Cancel OK

Challenges to reliable supplies of California lettuce

romaine lettuce field

I enjoy Sylvain Charlebois’ blog on Canadian Grocer. He is a professor in food distribution policy and senior director/AGRI-Food Analytics Lab at Dalhousie University in Nova Scotia.

This one is from that previous age back in November 2022.

It’s out of date. Sort of. He says Canada’s lettuce shortage is due to “a drought and a nasty virus.” That was true at the time, but not now.

richard smoley produce blueprints

Nevertheless, the rest of his column is still timely. Although Charlebois’ choice of words is ironic in current circumstances, he says that in regard to lettuce, “California is drying up, which is a problem for Canada–and it will likely get worse.”

Charlebois continues, “Short-term shortages, recalls and disruptions coming from California have been numerous. Perhaps not noticeable for most, but certainly numerous. This current lettuce shortage is much more visible and has been amplified by extensive media coverage. This is a clear case of how climate change is impacting our dinner plates. And we are slowly coming to the realization that our current approach to getting leafy greens over the winter months is no longer sustainable.

“In California, farmers have had to get water from farther away to irrigate fields,” he continues, “and distances have only grown year after year. As those distances increase, so do risks. Putting more pressure on irrigation systems will lead to supply failures and, of course, food contamination. Poor farmland planning and biosecurity practices led to more recalls, since the water was at times situated next to livestock. The great 2019 romaine lettuce recall during the holiday season a few months before the pandemic when thousands of kilos of product went to waste is a good example.”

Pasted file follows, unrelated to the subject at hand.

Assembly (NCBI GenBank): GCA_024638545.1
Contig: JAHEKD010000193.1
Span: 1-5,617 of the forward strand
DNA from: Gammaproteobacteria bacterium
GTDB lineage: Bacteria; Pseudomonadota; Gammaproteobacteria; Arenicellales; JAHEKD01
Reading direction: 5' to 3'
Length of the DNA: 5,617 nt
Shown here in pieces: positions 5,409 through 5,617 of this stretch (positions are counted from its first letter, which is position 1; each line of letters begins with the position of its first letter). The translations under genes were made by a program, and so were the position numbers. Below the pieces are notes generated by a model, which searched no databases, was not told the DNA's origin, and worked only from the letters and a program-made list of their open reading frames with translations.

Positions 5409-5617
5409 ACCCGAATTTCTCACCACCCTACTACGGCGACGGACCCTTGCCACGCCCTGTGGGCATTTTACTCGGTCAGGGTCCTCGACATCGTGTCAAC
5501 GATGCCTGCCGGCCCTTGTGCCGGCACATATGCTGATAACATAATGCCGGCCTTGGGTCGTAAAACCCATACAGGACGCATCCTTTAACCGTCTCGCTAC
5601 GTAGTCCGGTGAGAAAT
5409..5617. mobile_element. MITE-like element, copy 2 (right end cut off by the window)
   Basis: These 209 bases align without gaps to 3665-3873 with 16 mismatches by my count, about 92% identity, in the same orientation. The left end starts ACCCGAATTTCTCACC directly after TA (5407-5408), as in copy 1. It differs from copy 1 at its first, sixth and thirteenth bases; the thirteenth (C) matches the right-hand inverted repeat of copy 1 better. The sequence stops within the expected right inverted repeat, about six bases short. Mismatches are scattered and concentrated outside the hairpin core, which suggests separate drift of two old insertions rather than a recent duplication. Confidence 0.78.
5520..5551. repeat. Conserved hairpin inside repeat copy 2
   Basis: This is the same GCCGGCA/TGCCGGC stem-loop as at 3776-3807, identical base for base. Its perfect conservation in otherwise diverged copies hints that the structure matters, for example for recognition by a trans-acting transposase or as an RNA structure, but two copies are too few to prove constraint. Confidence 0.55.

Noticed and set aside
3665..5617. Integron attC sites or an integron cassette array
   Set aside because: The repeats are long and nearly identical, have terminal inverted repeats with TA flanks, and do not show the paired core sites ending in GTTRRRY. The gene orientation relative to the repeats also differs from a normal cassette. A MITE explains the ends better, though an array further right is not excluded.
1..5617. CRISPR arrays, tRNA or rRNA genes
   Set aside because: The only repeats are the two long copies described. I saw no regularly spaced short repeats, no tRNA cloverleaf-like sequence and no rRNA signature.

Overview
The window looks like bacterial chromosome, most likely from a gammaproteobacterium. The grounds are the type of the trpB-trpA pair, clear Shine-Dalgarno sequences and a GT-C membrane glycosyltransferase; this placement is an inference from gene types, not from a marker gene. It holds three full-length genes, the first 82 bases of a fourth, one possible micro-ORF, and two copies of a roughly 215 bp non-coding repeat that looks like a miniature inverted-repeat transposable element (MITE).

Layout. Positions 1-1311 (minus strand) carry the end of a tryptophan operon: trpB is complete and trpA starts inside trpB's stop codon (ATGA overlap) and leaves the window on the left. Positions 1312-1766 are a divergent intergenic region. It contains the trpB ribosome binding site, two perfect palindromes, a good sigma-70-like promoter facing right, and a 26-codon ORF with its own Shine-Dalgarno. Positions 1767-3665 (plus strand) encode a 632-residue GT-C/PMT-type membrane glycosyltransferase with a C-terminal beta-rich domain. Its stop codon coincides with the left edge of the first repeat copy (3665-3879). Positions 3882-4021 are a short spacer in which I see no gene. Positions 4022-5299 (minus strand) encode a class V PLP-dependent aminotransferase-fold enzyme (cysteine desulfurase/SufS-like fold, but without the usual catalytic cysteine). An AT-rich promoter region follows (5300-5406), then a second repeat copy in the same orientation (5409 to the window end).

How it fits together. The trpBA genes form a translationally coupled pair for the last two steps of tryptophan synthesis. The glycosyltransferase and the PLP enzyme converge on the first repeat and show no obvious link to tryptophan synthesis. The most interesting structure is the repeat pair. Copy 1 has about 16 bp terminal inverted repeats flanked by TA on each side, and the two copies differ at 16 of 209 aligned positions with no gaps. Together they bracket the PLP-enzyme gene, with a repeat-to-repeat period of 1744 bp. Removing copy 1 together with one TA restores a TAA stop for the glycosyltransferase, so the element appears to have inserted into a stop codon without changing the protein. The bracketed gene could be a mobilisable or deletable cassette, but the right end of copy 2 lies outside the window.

Charlebois points back to a time between the 1940s and 1980s, when Canada produced lettuce at competitive prices. The trade climate changed with the North Atlantic Free Trade Agreement (NAFTA) in 1994, after which it became more economical to import the crop from the United States.

“One path,” continues Charlebois, “would be to grow more domestically, all year round. But growing lettuce in a controlled environment is capital-intensive and would require optimal plant science and genetics. California’s Driscoll’s recently licensed Canadian farmers to grow their berries in Canada, since the company can’t get water. This could happen to other commodities like lettuce–why not?” 

Such solutions may or may not be feasible on any grand scale. But these comments suggest that the biggest problem for the California leafy greens industry is to continue to be perceived as a reliable supplier, both in Canada and other markets. And there is only one way to do that: actually be a reliable supplier.

The California leafy greens industry could certainly cite force majeure as a cause of its long-term supply problems. But buyers—and consumers—don’t care about excuses. If scarcity and high prices make the state’s lettuce no longer a sure bet for them, they are likely to turn elsewhere.

Erratic supplies probably won’t make lettuce disappear from the dinner plates of homes and restaurants. But they could well make it much scarcer.


Richard Smoley, contributing editor for Blue Book Services, Inc., has more than 40 years of experience in magazine writing and editing, and is the former managing editor of California Farmer magazine. A graduate of Harvard and Oxford universities, he has published 12 books.